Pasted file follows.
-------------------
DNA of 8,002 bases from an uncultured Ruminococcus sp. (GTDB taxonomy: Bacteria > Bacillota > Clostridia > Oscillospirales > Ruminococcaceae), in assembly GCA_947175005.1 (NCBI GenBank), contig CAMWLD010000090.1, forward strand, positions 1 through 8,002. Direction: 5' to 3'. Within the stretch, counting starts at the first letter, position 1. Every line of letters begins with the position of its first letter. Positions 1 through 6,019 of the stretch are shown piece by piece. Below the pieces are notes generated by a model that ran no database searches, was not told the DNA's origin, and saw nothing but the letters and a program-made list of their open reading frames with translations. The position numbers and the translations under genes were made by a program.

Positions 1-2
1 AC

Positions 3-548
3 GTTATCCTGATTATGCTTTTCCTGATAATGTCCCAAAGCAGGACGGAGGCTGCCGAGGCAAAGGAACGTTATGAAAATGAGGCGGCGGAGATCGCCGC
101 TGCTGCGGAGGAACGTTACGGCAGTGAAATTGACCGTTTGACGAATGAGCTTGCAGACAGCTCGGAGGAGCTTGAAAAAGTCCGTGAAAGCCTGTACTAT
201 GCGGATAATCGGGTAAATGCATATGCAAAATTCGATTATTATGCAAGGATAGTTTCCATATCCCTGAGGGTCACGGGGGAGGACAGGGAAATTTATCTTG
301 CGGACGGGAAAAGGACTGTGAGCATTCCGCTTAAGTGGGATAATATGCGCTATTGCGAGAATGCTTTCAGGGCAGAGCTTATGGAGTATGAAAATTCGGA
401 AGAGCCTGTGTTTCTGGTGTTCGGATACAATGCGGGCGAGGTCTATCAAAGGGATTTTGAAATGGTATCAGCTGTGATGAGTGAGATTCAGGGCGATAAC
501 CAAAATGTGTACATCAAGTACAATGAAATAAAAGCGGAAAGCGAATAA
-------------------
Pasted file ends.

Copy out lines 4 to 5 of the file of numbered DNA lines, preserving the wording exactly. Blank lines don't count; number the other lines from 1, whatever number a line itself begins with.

Positions 3-548
3 GTTATCCTGATTATGCTTTTCCTGATAATGTCCCAAAGCAGGACGGAGGCTGCCGAGGCAAAGGAACGTTATGAAAATGAGGCGGCGGAGATCGCCGC